TV Review: Should You Head 'To The Lake' For A Netflix Binge?

To The Lake Kirill Kรคro Sergey Aleksandr Robak Leonid Maryana Spivak Irina Netflix Channel One

So, you are looking through Netflix and ready to stumble on another gem. “To The Lake” (“Epidemiya”) is the TV show you are looking for to binge in brisk succession. The series follows two complicated families as they band together to make it “to the lake,” an oasis from a horrific pandemic sweeping Moscow, Russia, and in all likelihood, the rest of the world.

Who are these families? In one of the families is Sergey, his ex-wife, son, girlfriend/former mistress, and her son. The other is Leonid, his pregnant wife, and his daughter from his first marriage. At least, I think he and his significant are married when the series starts. As you can tell from reading that description, “To The Lake” (like “Locust”) features quite the powder keg in human dynamism.

You have an (understandably) infuriated ex-wife in Sergey’s case and a troubled daughter struggling with her dad’s new young wife, in Leonid’s. Because of the human conflict and the ensuing drama, “To The Lake” effectively grabbed the attention of this Netflix viewer. One who was initially reticent to watch it after falsely believing it featured a zombie-type apocalypse.

There are no zombies. What “To The Lake” has instead is an extreme pandemic, and the similarities between the sweeping reality most of us are currently living in cannot help but be easily recognizable. Thankfully, COVID has not gotten to the state of the virus in the Russian series. Unfortunately, the distance between the dystopia portrayed is not as much of a distance as it once was, which is troubling.

For the most part, though, “To The Lake” reads like Steven Spielberg’s unfairly maligned “War of the Worlds” remake. It deals with the complicated decisions that surviving strips the grey area most of us can leave in. The TV show speaks to that and a lot more, including the woes of co-parenting with an unrepentant cheater and broken families finding a way to heal.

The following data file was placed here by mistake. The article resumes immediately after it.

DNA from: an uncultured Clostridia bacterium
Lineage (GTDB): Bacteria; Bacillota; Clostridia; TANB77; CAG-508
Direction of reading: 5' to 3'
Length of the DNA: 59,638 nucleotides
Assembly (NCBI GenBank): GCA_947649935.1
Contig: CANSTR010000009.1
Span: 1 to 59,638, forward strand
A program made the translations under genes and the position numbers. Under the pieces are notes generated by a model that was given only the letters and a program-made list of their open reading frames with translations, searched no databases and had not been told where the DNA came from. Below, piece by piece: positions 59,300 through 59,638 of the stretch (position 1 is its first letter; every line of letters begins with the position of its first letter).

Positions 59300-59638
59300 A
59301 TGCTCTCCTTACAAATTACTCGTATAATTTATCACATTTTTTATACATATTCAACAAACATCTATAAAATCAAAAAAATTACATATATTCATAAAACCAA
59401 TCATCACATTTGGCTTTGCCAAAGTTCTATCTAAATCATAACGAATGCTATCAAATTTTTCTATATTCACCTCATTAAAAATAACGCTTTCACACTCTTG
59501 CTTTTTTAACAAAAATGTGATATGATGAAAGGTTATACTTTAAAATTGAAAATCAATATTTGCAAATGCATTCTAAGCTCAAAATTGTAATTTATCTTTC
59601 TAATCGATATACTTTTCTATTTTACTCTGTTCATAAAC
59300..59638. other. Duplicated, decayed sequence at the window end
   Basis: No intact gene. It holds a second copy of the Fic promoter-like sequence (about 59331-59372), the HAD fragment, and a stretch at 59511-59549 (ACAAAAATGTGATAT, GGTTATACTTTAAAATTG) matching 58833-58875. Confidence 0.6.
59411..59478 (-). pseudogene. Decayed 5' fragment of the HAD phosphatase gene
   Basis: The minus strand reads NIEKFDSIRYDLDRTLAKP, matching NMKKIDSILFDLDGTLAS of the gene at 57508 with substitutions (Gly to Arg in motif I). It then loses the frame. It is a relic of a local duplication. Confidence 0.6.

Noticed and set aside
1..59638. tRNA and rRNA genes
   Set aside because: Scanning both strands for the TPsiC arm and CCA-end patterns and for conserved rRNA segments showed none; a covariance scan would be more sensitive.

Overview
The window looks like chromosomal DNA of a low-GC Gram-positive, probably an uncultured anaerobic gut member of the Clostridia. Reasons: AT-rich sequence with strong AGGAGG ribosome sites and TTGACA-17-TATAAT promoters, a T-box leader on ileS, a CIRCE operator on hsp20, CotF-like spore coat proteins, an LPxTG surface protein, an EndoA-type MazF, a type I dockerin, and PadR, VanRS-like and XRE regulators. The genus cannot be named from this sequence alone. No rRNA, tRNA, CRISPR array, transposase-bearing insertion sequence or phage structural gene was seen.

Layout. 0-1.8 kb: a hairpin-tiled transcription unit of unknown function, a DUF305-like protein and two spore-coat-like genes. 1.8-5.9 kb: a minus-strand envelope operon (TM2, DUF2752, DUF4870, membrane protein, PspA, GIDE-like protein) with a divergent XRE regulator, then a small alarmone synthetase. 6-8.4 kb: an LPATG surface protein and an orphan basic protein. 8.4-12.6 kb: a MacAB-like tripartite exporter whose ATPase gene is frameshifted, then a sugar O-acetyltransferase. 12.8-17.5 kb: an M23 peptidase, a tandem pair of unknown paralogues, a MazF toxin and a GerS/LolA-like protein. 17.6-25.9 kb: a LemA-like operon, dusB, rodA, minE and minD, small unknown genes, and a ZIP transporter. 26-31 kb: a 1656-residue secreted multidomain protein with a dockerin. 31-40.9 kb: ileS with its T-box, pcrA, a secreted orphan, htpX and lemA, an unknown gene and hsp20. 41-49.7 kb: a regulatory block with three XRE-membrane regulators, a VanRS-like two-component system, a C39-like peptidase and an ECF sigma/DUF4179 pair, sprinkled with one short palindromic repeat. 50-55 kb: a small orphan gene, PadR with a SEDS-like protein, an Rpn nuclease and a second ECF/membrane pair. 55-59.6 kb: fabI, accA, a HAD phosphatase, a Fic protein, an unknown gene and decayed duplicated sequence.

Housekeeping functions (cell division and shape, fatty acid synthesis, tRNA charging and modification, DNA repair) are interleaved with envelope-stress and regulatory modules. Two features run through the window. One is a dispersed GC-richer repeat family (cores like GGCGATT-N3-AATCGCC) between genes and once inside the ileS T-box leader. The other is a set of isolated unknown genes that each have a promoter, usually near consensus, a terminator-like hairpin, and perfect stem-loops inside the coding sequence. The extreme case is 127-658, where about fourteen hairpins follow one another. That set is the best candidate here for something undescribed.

There is a lot here, and it is all diligently dished out. As he did in the AI drama “Better Than Us,” Kirill Kรคro once again portrays a self-centered ex-husband and father who gaslights those around him into believing they are the villains of his story. Sounds familiar. Words cannot express how annoying Sergey and his attitude are, and worsening matters is not just one, but two women want him. Why? 

It makes no sense, and “To The Lake” thrives despite him. Actor Eldar Kalimulin is another familiar face from “Better Than Us.” Unlike Kirill Kรคro, Kalimulin gets to play a much more likable character in “To The Lake.” In the latter, Kalimulin plays the autistic stepson of Kรคro’s Sergey. Kalimulin nails the role, and he is not alone. Aleksandr Robak (Leonid) joins others in the cast in fantastically anchoring it.

It is also worth noting for others who love their share of Russian dramas that “Ekaterina” actor Aleksandr Yatsenko (Emperor Peter III, Ekaterina’s husband) also has a part later in the show. Speaking of “To The Lake” is one of the best Russian language series I have binged in a while. The show sets its hook in the premiere and does not let up afterward. 

There are no filler episodes despite the way one develops, and while there is some irritation regarding certain relationships, it never frustrates to the point of unwatchability. To put “To The Lake” and this glowing review in context, I am not an “apocalypse” person. If you scroll through Eclectic Pop, you will be hard-pressed to find a lot of coverage surrounding dystopia-centric content.

It is just not my genre, although there have been exceptions. The topic of who a human has to become to survive is a tricky one that requires finesse and a balance between reality and unnecessary boldness. I hope that “To The Lake” continues for an (unconfirmed) second season. It sets itself up in a way that it could continue indefinitely. I would watch Season 2.

“To The Lake” (“Epidemiya”) is currently streaming on Netflix alongside a lot of other great TV content.